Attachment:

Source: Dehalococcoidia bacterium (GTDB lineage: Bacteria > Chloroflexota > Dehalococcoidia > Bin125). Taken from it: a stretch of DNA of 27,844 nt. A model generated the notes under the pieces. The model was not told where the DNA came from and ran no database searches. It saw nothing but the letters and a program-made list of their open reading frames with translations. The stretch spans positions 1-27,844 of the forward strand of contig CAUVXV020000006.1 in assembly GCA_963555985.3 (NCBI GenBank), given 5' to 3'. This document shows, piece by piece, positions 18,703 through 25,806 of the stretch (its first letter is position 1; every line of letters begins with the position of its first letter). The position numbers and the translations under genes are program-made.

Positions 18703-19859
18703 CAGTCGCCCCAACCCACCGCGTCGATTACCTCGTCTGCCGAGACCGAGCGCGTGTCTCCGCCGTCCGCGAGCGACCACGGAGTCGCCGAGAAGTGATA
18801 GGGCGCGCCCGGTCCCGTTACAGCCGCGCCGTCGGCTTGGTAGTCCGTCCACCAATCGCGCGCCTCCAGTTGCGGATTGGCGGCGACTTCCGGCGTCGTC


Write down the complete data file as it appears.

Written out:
Source: Dehalococcoidia bacterium (GTDB lineage: Bacteria > Chloroflexota > Dehalococcoidia > Bin125). Taken from it: a stretch of DNA of 27,844 nt. A model generated the notes under the pieces. The model was not told where the DNA came from and ran no database searches. It saw nothing but the letters and a program-made list of their open reading frames with translations. The stretch spans positions 1-27,844 of the forward strand of contig CAUVXV020000006.1 in assembly GCA_963555985.3 (NCBI GenBank), given 5' to 3'. This document shows, piece by piece, positions 18,703 through 25,806 of the stretch (its first letter is position 1; every line of letters begins with the position of its first letter). The position numbers and the translations under genes are program-made.

Positions 18703-19859
18703 CAGTCGCCCCAACCCACCGCGTCGATTACCTCGTCTGCCGAGACCGAGCGCGTGTCTCCGCCGTCCGCGAGCGACCACGGAGTCGCCGAGAAGTGATA
18801 GGGCGCGCCCGGTCCCGTTACAGCCGCGCCGTCGGCTTGGTAGTCCGTCCACCAATCGCGCGCCTCCAGTTGCGGATTGGCGGCGACTTCCGGCGTCGTC